I don’t know, but I could probably find out. 

There is an increasing amount of discussion within the information security industry about whether the use of “security questions” to unlock forgotten passwords is a sound practice.  Many web sites ask users to answer personal questions upon registration, so that those questions and answers can be used in the future to authenticate users when they have forgotten their passwords.  The problem is twofold:

(1) The answers to many of these questions can be relatively easily guessed by an unauthorized individual to gain access to the account.

(2) In many cases, the authorized user forgets the answer to the question when it is needed later to access the account.

A recent study conducted by researchers at Microsoft and Carnegie Mellon University (“It’s no secret: Measuring the security and reliability of authentication via ‘secret’ questions”) found that 17% of users’ security answers were guessed correctly by mere acquaintances, and 20% of the study participants forgot their answers within six months. 

If your company uses security questions to authenticate users who have forgotten their passwords, there are a few things your company can do to make this feature more secure and reliable:

•    Once the user answers the security question correctly, do not simply provide the user’s password.  Instead, e-mail it to the e-mail address you have on file for the user.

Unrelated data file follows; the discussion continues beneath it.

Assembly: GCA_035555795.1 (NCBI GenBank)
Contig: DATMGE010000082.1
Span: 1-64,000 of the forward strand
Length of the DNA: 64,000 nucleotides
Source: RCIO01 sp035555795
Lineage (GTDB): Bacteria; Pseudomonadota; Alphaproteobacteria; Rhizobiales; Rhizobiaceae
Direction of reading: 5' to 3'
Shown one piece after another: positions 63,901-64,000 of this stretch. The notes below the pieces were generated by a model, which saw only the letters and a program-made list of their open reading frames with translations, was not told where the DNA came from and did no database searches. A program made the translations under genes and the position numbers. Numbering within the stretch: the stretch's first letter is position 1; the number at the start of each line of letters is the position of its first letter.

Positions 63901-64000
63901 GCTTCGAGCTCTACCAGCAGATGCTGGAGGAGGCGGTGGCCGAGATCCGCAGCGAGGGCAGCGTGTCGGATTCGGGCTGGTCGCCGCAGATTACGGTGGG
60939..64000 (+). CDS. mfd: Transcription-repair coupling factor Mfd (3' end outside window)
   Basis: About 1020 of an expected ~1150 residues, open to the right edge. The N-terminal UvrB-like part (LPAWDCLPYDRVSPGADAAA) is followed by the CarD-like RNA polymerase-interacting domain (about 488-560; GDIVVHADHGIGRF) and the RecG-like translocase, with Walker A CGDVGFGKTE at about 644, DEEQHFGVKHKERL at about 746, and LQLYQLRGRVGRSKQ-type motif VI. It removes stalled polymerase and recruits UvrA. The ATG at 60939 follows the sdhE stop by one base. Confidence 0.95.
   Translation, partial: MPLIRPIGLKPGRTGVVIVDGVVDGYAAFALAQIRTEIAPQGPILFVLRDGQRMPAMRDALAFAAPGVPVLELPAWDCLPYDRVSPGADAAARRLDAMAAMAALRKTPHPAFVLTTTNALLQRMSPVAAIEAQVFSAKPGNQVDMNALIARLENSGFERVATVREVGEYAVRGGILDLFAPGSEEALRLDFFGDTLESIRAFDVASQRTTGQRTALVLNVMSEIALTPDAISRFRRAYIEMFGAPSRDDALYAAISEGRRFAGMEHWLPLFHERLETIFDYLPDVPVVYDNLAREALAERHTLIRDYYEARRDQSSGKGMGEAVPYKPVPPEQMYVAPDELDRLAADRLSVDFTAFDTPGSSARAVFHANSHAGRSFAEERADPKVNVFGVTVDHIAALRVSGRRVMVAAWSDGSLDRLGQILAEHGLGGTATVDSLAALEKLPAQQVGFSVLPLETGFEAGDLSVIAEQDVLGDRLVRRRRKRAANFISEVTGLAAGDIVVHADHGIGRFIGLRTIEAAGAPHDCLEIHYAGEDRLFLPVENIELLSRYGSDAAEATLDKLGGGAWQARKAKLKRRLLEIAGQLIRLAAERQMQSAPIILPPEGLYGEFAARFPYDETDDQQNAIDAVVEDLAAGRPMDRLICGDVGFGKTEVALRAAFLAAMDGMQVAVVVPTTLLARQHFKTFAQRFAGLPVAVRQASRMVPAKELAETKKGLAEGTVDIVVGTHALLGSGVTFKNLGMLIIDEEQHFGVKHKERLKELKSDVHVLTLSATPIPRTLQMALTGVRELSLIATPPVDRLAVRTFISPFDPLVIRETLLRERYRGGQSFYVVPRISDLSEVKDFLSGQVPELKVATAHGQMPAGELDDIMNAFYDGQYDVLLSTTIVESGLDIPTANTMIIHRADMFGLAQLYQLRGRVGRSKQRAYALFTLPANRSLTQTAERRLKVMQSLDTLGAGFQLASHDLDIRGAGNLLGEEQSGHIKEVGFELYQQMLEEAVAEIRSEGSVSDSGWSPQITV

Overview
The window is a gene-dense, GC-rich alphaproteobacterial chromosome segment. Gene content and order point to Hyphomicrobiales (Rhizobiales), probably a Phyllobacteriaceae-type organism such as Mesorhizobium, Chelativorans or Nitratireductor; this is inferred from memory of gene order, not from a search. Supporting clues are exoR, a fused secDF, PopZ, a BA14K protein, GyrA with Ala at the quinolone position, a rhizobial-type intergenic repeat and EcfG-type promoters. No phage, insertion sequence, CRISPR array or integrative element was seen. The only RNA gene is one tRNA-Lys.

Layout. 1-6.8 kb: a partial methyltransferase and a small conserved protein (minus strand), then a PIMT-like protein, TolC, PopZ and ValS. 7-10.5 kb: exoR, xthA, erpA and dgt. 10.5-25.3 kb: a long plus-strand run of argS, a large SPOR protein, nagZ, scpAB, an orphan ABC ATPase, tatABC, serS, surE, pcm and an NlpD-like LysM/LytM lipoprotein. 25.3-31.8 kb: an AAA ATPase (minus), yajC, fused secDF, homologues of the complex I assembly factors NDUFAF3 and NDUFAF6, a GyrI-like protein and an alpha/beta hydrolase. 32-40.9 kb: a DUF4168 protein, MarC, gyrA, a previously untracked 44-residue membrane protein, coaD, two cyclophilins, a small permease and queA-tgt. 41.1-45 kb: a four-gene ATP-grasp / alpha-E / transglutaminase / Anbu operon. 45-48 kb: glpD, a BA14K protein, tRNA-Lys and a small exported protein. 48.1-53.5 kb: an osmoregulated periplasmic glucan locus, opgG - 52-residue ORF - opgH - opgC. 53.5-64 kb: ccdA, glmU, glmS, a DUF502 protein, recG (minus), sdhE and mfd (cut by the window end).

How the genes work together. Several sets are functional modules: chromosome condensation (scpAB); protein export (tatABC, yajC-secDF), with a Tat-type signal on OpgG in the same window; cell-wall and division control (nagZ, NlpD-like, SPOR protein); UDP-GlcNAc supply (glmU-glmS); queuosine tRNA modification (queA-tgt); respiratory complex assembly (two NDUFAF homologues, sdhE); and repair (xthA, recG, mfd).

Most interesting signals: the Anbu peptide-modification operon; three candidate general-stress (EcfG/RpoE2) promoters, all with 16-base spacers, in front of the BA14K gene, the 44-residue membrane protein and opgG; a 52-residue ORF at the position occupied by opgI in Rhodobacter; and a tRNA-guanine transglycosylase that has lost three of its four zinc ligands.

•    Never ask for a user’s birth date or mother’s maiden name.  (Having this type of information in your database triggers compliance obligations under state and federal laws.)

•    Disable your forgotten password feature after a user has made two or three incorrect guesses, and refer the user to a customer support representative.

•    Ask questions that relate to the user’s account activity, such as “When did you last log in?” or “During what month did you last make a purchase?”

•    Require the correct answer to more than one security question before providing the user’s password

•    Select your security questions wisely, steering away from questions:

–    Questions that can be easily guessed by an acquaintance (e.g., Where did you grow up?)
–    Questions for which there is a limited pool of possible responses (e.g., What color are your eyes?)
–    Questions that are likely to have statistically common answers (e.g., What is your favorite flower?)
–    Question the answer to which could be found by doing online research (e.g., What was your high school mascot?)

See www.guanotronic.com/~serge/papers/oakland09.pdf to see how specific questions fared in the study.